We set up camp, collected water, and spent the afternoon playing cards. We cooked dinner and spent the evening talking and reading. Before it got too dark, we set off to find a perfect tree for our bear hang. it turned out to be the one thing our otherwise perfect site was lacking. We did the best we could with a branch that was a little bit low and flimsy. Sometimes you just have to settle for the best possible option and hope that determined bears stay away from your campsite.
We got into the tent around 8:30, just as the woods were getting dark. It was a warm and sticky night, so we left the vent and the rainfly wide open. We both left our sleeping bags home on this trip and used lightweight quilts instead. It was a good decision and we both stayed warm (maybe a bit too warm) during the night. We eventually drifted off to the sound of distant owls and whippoorwills.
Adam Says: Day Two – Trailside Campsite to Daleville (9.5 miles)
The next morning, we ate breakfast, packed up camp, and were back on the trail in under an hour. We had a very steep but short section of uphill to climb to start things off. We were breathing deep, but we quickly reached the apex of the hill just about .2 miles in. The trail descended just as steeply and we arrived at Curry Creek at .8 miles. At the creek, there was a Curry Creek Trail to the west of the trail, but stay on the white-blazed AT. From the reliable water source of Curry Creek, we began to climb again up another steep section of trail. At the 1.9 mile mark, we reached an area where the trail then began to descend again. The trail descended for about a mile and then rose up again with a steep climb to reach the junction with the Fullhardt Knob Shelter at 4.4 miles. We took the side trail for .1 miles to reach the shelter. We stopped and ate a snack here, knowing that most of the climbing was behind us.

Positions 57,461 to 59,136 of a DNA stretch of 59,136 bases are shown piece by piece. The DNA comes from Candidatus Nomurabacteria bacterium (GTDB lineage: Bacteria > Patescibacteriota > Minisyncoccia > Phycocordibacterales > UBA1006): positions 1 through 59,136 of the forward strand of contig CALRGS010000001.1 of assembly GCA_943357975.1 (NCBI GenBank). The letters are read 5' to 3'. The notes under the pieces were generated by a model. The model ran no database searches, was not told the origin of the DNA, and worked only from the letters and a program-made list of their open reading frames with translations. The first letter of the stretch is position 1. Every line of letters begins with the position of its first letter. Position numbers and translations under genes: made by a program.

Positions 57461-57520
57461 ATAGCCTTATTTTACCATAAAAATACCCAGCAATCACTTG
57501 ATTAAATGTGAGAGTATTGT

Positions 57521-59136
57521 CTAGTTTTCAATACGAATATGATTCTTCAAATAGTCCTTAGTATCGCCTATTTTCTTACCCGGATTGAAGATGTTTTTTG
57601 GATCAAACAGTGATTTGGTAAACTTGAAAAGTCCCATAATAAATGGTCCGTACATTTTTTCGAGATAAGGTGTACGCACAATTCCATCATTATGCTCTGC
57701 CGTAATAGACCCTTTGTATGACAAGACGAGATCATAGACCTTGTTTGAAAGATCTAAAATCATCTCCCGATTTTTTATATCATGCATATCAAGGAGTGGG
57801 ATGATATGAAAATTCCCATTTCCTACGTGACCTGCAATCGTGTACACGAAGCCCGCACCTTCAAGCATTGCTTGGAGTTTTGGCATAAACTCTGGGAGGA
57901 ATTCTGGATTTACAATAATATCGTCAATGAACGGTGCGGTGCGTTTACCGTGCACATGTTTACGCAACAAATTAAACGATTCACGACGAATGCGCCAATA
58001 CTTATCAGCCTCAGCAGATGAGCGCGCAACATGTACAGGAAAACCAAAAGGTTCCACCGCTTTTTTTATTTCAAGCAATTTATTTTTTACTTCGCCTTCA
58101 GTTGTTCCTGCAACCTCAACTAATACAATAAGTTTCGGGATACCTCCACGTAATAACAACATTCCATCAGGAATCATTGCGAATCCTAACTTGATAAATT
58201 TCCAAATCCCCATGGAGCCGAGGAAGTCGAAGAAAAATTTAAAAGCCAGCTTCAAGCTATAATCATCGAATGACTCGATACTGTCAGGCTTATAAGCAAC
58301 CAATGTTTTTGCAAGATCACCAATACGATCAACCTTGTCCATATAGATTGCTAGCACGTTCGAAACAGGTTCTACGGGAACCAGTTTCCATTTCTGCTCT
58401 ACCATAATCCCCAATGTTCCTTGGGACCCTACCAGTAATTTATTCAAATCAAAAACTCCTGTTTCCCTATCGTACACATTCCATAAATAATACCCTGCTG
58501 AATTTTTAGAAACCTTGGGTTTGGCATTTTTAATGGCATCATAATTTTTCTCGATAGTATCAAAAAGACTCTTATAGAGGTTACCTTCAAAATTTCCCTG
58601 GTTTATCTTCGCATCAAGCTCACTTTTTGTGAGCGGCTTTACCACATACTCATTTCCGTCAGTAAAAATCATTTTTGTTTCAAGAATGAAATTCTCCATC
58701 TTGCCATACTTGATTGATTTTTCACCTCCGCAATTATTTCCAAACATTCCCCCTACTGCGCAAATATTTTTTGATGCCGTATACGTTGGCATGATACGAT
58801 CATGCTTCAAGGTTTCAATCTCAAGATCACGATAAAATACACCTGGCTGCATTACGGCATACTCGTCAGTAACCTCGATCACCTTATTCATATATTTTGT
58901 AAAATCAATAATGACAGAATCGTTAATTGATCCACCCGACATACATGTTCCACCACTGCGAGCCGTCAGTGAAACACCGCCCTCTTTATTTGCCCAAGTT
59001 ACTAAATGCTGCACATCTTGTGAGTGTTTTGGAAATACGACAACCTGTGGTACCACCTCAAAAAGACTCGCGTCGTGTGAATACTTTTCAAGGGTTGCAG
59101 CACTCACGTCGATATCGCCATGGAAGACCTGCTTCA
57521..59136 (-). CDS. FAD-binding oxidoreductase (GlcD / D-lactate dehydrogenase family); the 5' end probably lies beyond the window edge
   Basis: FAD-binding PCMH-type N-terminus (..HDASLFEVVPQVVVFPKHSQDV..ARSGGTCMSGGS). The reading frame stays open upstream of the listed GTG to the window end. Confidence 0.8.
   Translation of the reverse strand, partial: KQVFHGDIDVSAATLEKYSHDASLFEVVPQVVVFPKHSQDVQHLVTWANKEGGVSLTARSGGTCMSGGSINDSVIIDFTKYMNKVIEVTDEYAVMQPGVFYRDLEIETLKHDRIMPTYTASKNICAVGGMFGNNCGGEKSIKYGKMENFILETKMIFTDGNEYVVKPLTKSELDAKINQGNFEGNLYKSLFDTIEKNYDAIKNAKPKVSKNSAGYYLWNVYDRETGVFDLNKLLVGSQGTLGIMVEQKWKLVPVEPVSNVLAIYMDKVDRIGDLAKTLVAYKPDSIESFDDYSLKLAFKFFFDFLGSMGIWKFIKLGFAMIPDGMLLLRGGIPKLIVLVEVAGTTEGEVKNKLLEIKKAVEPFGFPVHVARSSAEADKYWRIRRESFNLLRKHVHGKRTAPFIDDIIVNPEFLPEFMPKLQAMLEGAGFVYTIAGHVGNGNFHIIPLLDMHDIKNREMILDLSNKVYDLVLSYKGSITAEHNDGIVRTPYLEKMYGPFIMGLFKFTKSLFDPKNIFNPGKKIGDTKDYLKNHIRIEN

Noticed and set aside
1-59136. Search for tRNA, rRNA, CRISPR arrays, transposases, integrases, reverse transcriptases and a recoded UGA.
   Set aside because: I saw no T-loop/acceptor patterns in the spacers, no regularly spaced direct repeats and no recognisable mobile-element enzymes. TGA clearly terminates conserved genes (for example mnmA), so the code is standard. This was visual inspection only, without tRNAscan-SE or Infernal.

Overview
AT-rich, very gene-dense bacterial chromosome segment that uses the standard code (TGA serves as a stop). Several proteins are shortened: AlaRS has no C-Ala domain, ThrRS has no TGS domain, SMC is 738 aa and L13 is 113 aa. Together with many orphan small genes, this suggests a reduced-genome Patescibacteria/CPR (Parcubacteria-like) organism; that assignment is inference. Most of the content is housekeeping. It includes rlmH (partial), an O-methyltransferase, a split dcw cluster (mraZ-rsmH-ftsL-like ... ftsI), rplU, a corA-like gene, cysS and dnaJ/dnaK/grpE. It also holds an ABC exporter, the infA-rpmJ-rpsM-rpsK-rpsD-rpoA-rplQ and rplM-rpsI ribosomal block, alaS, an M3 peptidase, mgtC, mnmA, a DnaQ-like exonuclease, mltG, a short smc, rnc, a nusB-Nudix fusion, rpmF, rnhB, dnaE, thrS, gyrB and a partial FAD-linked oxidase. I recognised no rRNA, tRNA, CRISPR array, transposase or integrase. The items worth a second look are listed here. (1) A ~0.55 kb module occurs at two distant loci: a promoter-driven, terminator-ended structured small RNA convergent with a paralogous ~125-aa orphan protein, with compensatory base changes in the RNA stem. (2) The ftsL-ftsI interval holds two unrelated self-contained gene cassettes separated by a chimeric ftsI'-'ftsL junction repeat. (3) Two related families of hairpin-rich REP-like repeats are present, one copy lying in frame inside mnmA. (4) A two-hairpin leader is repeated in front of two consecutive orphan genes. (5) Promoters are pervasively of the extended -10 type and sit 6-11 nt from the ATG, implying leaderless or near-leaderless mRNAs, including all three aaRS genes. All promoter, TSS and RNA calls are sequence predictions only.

While we were at the shelter, we were joined by a couple that was working on section hiking the AT and we enjoyed talking about some of the things we had both seen along sections of the trail. At the shelter, there is a privy and a cistern behind the shelter to get water (water should still be treated before drinking). We were good on water, so after relaxing a few minutes, we pushed on. We rejoined the AT at 4.6 miles and began our big descent. The trail had a few switchbacks on the way down and it was rather steep in sections. We came across a sign stating that the trail soon passes through private lands and to stay on the trail. At 6.5 miles, we passed through a fence, beginning the start of some of these private lands. We had a short bump to climb before we reached VA 652/Mountain Pass Road at 6.8 miles. This bump however was the prettiest part of the trail as you ascend over a large field and have nice mountain and farmland views all around you from the top. A few tenths of a mile later, we went through another fence stile. We then crossed over another road, over train tracks and then US 11. At 7.6 miles, we passed underneath I-81 by walking on VA 779 underneath the interstate.